The administration rate: a misleading indicator
The number of public jobs per 1,000 inhabitants varies greatly from one country to another: it is 39 in Japan compared with160 in Norway. France has a relatively high rate, with 91 public jobs per 1,000 inhabitants, though this figure is lower than in the Nordic countries. The scope of public administration, however, varies from one country to another, making it difficult to offer international comparisons. By considering only public administration jobs, other posts financed by public authorities are concealed.
Taking public expenditure into account
To integrate these indirect public jobs, it is necessary to look at the level of public expenditure,particularly operating expenditures and social benefits. For operating expenditures, France's situation, in seventh position, does not appear exceptionally atypical. Remuneration expenditure is high (13% of GDP in 2017, in fourth position), because of a high level of administration. Yet when considering all public operating expenditures, direct and indirect aspects, the differences between countries tend to diminish. By including "non-personnel" expenditure, direct operating expenses are contained at 18% of GDP in 2017---a level close to that of the United Kingdom, Austria, Portugal and Belgium. This moderation can be explained, above, all by the generally low weight of intermediate consumption of government operating expenditures in France --28% compared with 47% in the United Kingdom, for example. France makes greater use of direct employment and less use of outsourcing. Finally, transfers in the kind of market services for the benefit of the population --reimbursement of consultations, personalized housing assistance, and so forth-- account for 6% of GDP in France, compared with 8% in Germany, 9% in Japan and 10% in the Netherlands.
France, therefore, has relatively high public operating expenditures without standing out particularly. On the other hand, it is distinguished for the extent of social cash benefits --pensions, unemployment, social minima, family allowances, and so forth—that constitute the main source of public expenditure: 20% of GDP compared with 15% in Germany. This is a record in international comparisons on a level with Italy.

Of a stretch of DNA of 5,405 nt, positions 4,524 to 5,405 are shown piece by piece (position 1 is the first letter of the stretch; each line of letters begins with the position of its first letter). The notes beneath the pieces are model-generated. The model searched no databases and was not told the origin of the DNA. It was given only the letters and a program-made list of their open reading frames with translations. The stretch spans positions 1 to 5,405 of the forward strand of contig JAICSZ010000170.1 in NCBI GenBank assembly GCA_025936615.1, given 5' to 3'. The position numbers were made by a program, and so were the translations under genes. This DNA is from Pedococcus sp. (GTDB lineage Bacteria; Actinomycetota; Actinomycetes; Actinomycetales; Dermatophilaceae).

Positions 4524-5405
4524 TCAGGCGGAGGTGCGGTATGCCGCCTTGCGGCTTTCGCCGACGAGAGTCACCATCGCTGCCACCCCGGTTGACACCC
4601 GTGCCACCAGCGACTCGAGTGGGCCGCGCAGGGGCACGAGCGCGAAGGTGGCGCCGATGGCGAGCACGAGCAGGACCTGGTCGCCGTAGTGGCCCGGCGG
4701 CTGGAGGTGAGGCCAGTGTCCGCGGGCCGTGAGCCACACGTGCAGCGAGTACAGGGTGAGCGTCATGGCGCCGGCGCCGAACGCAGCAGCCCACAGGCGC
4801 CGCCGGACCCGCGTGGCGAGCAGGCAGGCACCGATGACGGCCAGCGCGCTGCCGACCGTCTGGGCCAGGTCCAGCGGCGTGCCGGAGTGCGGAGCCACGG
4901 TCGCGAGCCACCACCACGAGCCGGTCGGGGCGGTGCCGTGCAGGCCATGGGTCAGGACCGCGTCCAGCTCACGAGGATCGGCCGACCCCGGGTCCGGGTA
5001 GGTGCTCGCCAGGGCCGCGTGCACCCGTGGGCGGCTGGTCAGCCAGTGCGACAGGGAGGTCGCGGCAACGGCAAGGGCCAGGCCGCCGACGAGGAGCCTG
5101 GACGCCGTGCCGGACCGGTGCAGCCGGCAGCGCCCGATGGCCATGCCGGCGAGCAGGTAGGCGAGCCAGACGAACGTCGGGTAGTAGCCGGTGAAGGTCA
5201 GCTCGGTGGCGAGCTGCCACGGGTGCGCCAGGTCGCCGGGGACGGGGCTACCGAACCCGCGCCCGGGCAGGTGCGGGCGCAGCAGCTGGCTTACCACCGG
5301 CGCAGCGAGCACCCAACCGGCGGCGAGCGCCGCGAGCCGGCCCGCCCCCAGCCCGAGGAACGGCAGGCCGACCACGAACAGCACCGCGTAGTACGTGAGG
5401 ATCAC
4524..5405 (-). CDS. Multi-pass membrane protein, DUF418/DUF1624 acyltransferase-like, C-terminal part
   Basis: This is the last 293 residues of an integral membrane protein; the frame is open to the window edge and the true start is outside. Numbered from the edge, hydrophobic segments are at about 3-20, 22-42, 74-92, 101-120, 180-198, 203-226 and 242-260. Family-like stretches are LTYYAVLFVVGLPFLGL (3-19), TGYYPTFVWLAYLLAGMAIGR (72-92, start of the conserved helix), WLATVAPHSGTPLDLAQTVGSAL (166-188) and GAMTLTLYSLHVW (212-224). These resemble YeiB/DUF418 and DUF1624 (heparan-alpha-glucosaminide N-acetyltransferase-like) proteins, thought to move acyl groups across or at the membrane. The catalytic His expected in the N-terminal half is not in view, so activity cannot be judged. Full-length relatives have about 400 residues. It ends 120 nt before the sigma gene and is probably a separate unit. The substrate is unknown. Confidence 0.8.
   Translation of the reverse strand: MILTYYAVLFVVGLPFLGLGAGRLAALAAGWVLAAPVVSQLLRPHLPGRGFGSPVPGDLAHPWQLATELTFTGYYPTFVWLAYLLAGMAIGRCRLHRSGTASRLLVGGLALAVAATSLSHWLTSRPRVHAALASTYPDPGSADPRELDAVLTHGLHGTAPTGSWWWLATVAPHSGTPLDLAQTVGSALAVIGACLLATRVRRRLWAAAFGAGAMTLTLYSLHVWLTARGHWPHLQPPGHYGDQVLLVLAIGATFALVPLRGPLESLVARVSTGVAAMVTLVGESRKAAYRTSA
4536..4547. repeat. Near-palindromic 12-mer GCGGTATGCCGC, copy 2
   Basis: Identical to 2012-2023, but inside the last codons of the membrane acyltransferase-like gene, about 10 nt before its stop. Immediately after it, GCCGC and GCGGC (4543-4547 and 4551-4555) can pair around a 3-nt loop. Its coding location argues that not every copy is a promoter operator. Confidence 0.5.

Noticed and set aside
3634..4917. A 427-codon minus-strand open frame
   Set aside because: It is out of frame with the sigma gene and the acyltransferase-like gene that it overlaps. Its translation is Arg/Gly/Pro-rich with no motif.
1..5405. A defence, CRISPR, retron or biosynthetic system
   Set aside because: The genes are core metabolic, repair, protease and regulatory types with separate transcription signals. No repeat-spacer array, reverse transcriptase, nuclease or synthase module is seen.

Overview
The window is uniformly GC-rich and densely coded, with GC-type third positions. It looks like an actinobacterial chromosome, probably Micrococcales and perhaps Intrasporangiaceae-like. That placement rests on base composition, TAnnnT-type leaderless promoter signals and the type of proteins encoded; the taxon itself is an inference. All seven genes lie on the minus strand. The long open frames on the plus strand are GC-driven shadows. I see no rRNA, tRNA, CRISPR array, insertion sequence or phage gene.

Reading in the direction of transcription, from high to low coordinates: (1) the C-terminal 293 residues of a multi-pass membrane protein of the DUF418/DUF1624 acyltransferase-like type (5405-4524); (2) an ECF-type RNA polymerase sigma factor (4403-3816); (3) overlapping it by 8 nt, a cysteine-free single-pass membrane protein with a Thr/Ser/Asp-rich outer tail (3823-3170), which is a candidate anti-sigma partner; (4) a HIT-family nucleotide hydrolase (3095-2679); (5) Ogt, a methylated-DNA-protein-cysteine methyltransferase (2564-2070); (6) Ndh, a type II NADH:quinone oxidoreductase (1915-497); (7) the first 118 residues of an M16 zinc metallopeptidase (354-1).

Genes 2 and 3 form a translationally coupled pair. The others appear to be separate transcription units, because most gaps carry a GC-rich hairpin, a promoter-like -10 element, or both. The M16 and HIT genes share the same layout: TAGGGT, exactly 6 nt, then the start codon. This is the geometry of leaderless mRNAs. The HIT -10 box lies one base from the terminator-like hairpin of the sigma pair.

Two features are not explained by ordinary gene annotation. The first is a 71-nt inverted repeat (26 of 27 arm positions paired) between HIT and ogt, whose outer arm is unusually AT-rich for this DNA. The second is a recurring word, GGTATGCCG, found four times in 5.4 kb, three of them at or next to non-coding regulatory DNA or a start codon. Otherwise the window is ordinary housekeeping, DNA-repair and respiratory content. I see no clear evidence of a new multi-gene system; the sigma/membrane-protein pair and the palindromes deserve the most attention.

What spending in which countries?
In most of the countries under consideration, including France, education is the largest item of public expenditure for personnel. In other countries, it is health (Finland, Norway or the United Kingdom), or financial, or in-kind benefits related to social protection (Denmark, Sweden). If all public expenditure, not only personnel expenditure, in which education is a factor, France ranks in eighth place, with 5.4% of GDP, as in the Netherlands and the United Kingdom, but one point above Germany.
In France, human resources, both public and private, devoted to health and social action, which account for 11% of GDP, put it in second place, together with Germany, Sweden and Japan, compared with 17% in the United States. If one compares this expenditure per capita and not to GDP, France is more in the middle of the table, due to a lower level of per capita income than in the countries spending most on health. Large disparities exist between countries in the rate of administration of the health and social sector. This is often explained by the varying importance of services provided to citizens by private sector market producers.
 Austria, Belgium, Canada, Denmark, Finland, France, Germany, Greece, Ireland, Italy, Japan, Luxembourg, Netherlands, Norway, Portugal, Spain, Sweden, United Kingdom, United States.